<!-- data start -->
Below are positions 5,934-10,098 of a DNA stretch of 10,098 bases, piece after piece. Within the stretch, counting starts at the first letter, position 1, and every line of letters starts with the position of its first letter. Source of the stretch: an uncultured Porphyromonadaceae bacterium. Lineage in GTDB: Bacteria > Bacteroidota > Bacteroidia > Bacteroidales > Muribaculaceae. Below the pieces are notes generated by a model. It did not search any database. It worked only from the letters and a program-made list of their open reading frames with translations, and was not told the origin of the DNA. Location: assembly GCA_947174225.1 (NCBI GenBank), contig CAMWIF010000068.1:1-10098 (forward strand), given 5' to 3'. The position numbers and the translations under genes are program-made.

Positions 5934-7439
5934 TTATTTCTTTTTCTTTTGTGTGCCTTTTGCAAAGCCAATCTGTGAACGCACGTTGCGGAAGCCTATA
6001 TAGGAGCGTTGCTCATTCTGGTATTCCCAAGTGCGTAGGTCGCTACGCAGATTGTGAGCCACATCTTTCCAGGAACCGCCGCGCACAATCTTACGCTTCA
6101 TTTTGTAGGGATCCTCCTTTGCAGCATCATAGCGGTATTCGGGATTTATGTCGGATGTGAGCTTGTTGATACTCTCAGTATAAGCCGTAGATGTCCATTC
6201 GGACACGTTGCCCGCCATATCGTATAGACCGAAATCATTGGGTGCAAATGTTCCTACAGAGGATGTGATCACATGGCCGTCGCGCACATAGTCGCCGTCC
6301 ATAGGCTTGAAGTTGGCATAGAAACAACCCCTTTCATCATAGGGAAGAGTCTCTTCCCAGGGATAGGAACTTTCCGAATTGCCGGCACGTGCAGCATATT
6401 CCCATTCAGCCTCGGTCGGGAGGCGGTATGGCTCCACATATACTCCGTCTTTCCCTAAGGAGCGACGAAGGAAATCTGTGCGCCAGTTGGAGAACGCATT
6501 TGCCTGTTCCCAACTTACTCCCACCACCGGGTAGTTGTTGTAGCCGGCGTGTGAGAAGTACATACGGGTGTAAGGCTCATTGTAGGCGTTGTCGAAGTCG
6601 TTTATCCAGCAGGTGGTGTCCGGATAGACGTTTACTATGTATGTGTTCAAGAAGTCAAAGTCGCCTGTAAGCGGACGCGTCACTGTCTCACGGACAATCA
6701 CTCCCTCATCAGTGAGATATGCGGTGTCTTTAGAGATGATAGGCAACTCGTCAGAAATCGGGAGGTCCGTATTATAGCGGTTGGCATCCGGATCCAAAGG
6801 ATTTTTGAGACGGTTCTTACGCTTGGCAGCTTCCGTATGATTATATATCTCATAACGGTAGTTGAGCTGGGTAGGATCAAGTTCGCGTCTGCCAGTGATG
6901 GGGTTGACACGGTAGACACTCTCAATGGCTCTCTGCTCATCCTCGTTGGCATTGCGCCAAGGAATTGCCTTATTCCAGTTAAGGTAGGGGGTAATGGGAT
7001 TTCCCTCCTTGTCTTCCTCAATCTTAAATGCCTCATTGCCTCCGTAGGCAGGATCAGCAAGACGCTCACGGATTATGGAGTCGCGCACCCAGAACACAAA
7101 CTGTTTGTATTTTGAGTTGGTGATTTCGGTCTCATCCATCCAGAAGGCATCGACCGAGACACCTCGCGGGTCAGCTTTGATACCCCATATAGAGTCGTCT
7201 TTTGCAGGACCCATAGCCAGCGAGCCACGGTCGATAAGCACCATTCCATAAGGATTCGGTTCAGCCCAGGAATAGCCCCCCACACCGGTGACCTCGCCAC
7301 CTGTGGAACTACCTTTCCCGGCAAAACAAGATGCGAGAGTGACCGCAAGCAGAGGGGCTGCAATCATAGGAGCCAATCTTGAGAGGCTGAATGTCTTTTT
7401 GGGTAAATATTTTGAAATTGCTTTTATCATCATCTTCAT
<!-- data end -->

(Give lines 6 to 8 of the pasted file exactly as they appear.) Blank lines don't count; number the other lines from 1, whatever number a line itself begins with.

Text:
6201 GGACACGTTGCCCGCCATATCGTATAGACCGAAATCATTGGGTGCAAATGTTCCTACAGAGGATGTGATCACATGGCCGTCGCGCACATAGTCGCCGTCC
6301 ATAGGCTTGAAGTTGGCATAGAAACAACCCCTTTCATCATAGGGAAGAGTCTCTTCCCAGGGATAGGAACTTTCCGAATTGCCGGCACGTGCAGCATATT
6401 CCCATTCAGCCTCGGTCGGGAGGCGGTATGGCTCCACATATACTCCGTCTTTCCCTAAGGAGCGACGAAGGAAATCTGTGCGCCAGTTGGAGAACGCATT